The DBA would have to find in his scripts which query shows who is consuming more logs to later run and find out. In Power Alerts, the insert that I placed to fill the Log using 3.8 GB of log has already appeared.
What is running at that moment is still shown with a picture of whoisactive:
We can again see the insert filling the log.
Finally, we can still see the graph of alerts by day and by hours, helping us to identify how the history of this alert is.
If I have many alerts per day coming in, we have to try to do something to reduce it:
We were also able to identify if there is a time of day that generates the most alerts to help find the culprit routine:
At the end of the email there is the logo and our alert registration info:
This is a product licensed by Power Tuning at the INPI (National Institute of Industrial Property), under number 512022002100-5, and cannot be shared or used without a purchase agreement or prior authorization.
4) Created DBA routines
In addition to beautiful graphics, our alert system also creates more than 25 routines that store data in tables and help the DBA to monitor and act more efficiently in the environment. These routines are used by Power Alerts to send e-mails and graphics.
DBA routines that are created in the environment (+25 routines):
- Routine to monitor Deadlocks.
- Routine to monitor script errors that occur in databases.
- Routine to monitor the largest waits in the environment in a given time interval.
- Routine to monitor whether statistics are up to date.
- Routine to monitor the queries that are using tempdb.
- Routine to monitor tempdb data file growth.
- Routine to monitor the growth of tables and databases. With this, we can predict the growth of the environment and make new investments only when necessary.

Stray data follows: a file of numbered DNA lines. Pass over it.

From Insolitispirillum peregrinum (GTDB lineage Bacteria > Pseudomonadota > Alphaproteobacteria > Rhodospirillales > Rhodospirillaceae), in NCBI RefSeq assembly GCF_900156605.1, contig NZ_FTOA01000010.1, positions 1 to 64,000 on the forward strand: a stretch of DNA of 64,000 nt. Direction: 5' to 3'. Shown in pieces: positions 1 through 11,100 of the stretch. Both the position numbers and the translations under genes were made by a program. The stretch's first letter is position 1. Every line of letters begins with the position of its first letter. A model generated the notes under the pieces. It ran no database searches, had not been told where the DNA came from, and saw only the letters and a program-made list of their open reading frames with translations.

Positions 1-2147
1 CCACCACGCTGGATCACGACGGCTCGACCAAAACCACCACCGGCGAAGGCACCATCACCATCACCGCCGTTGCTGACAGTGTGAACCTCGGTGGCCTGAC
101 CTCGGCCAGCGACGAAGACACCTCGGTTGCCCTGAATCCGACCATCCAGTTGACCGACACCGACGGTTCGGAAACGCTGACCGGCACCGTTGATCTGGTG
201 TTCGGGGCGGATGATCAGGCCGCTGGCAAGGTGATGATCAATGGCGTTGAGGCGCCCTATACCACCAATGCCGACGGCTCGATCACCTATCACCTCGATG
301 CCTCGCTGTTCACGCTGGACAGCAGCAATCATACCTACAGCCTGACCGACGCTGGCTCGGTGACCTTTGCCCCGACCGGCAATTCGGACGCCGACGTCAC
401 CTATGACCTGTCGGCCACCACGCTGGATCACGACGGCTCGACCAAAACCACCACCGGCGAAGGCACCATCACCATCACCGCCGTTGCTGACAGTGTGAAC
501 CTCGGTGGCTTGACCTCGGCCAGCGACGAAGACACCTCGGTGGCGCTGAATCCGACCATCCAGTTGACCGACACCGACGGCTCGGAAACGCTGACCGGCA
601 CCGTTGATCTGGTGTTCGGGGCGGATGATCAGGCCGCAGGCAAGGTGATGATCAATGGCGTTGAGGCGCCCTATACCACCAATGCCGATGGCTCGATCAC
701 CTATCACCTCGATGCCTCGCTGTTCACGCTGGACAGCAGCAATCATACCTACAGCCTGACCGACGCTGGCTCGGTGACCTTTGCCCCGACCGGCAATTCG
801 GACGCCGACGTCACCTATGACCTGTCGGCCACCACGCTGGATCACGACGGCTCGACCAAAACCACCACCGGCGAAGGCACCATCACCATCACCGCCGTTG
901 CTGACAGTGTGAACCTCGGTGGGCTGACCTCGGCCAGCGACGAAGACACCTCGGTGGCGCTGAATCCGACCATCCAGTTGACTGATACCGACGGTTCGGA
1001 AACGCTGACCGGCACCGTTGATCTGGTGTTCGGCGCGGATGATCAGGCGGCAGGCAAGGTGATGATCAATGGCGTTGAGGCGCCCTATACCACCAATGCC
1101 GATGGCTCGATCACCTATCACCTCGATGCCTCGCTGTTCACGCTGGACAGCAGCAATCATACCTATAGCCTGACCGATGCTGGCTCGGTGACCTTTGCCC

- Routine to monitor SQL Server counters.
- Routine to monitor the most time-consuming queries in the environment.
- Routine to monitor the memory usage of the environment.
- Routine to monitor Login failures.
- Routine to monitor what is running in the environment every one minute (whoisactive).
- Routine to monitor the growth of the Log of Databases.
- Routine to monitor job history.
- Routine to monitor the use of environment indexes.
- Routine to monitor index fragmentation.
- Routine to monitor whether Identity columns are overflowing.
- Routine to monitor the pending I/O queue in SQL Server.
- Routine to monitor response time and usage of SQL Server data files and logs.
- Routine to monitor SQL Server Error Log.
- Routine to monitor disk space.
- Routine to monitor CPU usage.
- Routine to monitor the queries that are using more CPU.
- Routine to monitor the execution of CheckDB in the databases.
- Routine to monitor the history of backups.
- If you have a cluster, routine to monitor the status of the cluster nodes.
- If you have Mirror, routine to monitor the status and performance of the mirror.
- If you have AlwaysOn AG, routine to monitor AG status and performance.
- Routine to delete old data from all created logs.
5) Power Monitor
With all this information stored for Power Alerts, our BI team created a Dash in Power BI to help monitor our customers' bank:
The customer needs to meet some prerequisites to use the Power monitor, such as:
- Power BI account
- Data gateway that has access to the trace base
- The installation of apps not listed in the appsource must be enabled
6) Power Reports
In addition to greatly improving the core of the alerts and including sensational graphics, some reporting procedures (Power Report) were also created to help analyze the environment on a day-to-day basis.
Just pass your e-mail and the start and end date parameters to get the desired information (when applicable).
Real example of using Power Reports:
We want to see how the environment performed between 18:00 on 11/27 and 18:00 on 11/28.
Instead of the DBA entering the environment, looking for several queries and manually validating the information of what happened in that period, there is a procedure that he passes the e-mail, the start date and the end date and several graphs like the ones below will be sent to his email.